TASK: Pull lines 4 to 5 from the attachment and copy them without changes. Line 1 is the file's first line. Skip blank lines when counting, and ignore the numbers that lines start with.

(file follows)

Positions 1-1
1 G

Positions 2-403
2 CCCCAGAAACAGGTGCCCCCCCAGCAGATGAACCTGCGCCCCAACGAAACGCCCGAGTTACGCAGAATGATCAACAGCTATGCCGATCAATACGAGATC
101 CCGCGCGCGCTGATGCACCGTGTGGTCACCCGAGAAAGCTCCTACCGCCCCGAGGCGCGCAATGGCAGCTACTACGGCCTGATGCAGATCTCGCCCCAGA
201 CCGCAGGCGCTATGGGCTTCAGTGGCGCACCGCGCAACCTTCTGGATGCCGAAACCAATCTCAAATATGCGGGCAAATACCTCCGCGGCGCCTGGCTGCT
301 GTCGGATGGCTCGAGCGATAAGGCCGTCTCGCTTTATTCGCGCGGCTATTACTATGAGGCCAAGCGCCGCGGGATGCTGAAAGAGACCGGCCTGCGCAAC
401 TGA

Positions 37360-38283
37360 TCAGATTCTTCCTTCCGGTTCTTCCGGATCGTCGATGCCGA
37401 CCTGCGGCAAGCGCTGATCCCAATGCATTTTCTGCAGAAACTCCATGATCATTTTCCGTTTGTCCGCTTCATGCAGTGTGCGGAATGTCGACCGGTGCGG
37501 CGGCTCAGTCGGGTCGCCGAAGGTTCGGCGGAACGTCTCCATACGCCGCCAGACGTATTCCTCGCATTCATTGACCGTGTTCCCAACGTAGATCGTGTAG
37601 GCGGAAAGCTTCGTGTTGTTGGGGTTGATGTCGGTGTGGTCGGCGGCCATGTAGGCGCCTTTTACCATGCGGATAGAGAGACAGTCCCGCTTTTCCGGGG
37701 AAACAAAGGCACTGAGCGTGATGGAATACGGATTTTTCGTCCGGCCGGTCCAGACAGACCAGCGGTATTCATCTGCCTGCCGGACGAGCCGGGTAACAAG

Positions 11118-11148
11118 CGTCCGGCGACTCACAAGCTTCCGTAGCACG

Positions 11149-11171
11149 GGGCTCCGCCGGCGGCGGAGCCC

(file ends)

2 CCCCAGAAACAGGTGCCCCCCCAGCAGATGAACCTGCGCCCCAACGAAACGCCCGAGTTACGCAGAATGATCAACAGCTATGCCGATCAATACGAGATC
101 CCGCGCGCGCTGATGCACCGTGTGGTCACCCGAGAAAGCTCCTACCGCCCCGAGGCGCGCAATGGCAGCTACTACGGCCTGATGCAGATCTCGCCCCAGA